Democratic Florida House of Representatives candidate Joy Goff-Marcil has received the endorsement of former Florida Chief Financial Officer Alex Sink in the House District 30 race.

“Joy has served her hometown of Maitland thoughtfully as their Vice Mayor and on the council where she had to tackle difficult decisions. She did so by asking the right questions and by making her vote about her entire community, not just a few voices. We need that call to action at the state level,” the Democrats’ 2010 gubernatorial nomineee stated in a news release issued by Goff-Marcil’s campaign.

“Joy is someone who will represent the interests of all of us, not just special interests. I applaud her passion for public education, clean waterways, sensible gun legislation and small businesses. I know with her ability to work with all sides we will take back our state and put all Floridians first again,” Sink added.

Goff-Marcil, a member of the Maitland City Council, is in an Aug. 28 Democratic primary battle with Clark Anderson of Winter Park and Brendan Ramirez of Orlando for the nomination to run in HD 30 against Republican incumbent state Rep. Bob Cortes of Altamonte Springs. The district straddles the countyline to include parts of south-central Seminole County and north-central Orange County.

“Joy is thrilled to have received Alex Sink’s endorsement,” her campaign stated.

‘Stand Your Ground’ session likely doomed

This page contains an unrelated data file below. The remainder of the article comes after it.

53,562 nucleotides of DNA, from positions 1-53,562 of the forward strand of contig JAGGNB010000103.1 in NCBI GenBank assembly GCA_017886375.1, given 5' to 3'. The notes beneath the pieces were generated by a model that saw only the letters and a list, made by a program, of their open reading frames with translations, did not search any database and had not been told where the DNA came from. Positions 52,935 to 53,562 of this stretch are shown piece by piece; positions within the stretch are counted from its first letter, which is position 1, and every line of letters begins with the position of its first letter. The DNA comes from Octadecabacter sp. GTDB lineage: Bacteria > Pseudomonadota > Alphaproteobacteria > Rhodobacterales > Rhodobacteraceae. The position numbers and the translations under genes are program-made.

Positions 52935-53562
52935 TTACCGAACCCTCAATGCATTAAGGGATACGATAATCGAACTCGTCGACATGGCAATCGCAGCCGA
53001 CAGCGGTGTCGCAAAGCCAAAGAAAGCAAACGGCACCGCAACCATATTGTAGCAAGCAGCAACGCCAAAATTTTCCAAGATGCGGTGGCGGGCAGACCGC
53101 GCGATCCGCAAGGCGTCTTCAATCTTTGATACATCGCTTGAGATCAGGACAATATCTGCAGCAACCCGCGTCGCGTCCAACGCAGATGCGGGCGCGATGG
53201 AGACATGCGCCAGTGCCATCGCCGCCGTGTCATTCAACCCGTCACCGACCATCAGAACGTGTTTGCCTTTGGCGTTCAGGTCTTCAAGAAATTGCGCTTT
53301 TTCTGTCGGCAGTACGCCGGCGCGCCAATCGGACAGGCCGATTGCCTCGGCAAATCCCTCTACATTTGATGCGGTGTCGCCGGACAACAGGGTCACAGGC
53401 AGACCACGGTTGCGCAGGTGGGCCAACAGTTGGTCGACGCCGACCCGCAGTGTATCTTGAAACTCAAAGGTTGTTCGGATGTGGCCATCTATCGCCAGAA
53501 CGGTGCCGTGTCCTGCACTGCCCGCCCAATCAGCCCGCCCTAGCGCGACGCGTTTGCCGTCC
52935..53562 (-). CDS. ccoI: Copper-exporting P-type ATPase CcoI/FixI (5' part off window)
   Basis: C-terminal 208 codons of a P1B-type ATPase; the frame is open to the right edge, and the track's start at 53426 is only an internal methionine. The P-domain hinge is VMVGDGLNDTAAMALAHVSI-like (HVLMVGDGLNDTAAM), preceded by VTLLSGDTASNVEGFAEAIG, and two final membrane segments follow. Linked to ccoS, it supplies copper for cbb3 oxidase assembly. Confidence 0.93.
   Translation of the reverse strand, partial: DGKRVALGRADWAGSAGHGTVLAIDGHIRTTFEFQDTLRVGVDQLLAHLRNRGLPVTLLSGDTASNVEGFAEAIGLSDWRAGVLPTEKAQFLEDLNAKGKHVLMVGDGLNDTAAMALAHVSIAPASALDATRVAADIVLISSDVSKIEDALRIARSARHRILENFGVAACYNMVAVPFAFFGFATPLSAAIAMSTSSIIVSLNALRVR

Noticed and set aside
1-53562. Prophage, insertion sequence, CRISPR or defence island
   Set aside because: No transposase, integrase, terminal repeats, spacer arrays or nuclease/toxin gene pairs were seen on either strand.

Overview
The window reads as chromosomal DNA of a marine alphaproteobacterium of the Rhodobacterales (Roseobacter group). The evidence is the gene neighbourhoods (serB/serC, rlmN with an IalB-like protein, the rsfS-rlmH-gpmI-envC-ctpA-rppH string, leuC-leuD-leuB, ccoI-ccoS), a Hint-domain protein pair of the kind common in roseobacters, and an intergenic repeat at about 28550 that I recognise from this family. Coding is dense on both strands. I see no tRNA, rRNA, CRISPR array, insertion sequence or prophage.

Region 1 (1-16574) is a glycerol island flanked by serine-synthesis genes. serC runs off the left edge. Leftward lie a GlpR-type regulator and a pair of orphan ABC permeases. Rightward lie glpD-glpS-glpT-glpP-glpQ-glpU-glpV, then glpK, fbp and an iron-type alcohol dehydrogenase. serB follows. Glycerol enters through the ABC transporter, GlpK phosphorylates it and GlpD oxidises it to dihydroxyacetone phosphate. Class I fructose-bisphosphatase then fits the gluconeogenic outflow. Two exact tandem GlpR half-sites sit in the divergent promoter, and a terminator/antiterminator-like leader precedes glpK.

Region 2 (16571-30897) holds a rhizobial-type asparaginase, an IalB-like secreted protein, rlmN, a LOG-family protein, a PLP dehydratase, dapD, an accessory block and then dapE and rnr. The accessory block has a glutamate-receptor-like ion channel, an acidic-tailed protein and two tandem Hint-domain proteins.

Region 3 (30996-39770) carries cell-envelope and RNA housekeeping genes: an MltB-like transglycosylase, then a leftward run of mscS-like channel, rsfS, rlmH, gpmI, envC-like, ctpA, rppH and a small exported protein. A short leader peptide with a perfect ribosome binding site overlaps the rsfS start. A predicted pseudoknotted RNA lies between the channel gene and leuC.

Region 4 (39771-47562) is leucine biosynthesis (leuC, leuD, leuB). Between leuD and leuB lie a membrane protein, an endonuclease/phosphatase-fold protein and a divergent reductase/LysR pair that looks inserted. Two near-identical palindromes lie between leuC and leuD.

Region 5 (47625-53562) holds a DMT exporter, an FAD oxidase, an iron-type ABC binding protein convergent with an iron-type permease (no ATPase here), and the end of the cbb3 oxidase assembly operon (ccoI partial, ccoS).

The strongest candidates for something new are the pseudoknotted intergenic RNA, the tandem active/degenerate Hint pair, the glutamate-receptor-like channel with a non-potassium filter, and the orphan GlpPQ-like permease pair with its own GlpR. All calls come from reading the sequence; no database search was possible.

Florida lawmakers have until noon Friday to respond to a proposal by Democrats to call a special session to revisit the state’s “stand your ground” self-defense law.

As of Wednesday evening, responses have largely fallen along party lines. House Republicans, expected to reject the idea of holding a session, made up 43 of the 44 recorded ‘no’ responses. Retiring Democrat Katie EdwardsWalpole also rejected the idea.

House Democrats, expected to back the idea of holding a session, made up 24 of the 25 ‘yes’ responses thus far. Rep. Shawn Harrison, a Tampa Republican, also supported the idea.

A total of 48 responses are still pending from the state House. House Speaker Richard Corcoran, a Land O’ Lakes Republican, responded ‘no.’

In the Senate, 12 Democrats have responded ‘yes’ while 11 Republicans have said ‘no’ as of Wednesday evening. Responses from 16 senators are pending.

All 16 Senate Democrats and 23 of the 41 House Democrats signed a request by Sen. Darryl Rouson, a St. Petersburg Democrat, that triggered the state Department of State to poll the entire Legislature on holding a special session.

The proposal needs three-fifths support in each of the GOP-dominated legislative chambers, which would equate to 70 members of the House and 24 members of the Senate, according to the state department.

The request to revisit the self-defense law came in response to the July 23 shooting death of Markeis McGlockton in the parking lot of a Clearwater convenience store. No charges have been filed against the shooter, with Pinellas County Sheriff Bob Gualtieri saying the gunman is protected under the long-controversial law.

Material from the News Service of Florida is used in this post with permission.

Chris King turns ‘Stand Your Ground’ shooting speech into ad

Democratic gubernatorial candidate Chris King‘s offering the emotional speech he gave in a Clearwater Baptist Church Sunday morning to be a new digital internet ad for his campaign, presenting his call to change Florida’s ‘Stand Your Ground’ law and to change hearts.

The 1-minute, 13-second video  “Change Hearts” presents the conclusion of the talk King gave in remembrance of Markeis McGlockton, the 47-year-old black man who was shot and killed in a confrontation over a parking space in Clearwater, in a case Pinellas County Sheriff Bob Gualtieri decided to not pursue as a crime because the state’s “Stand Your Ground” law covered it.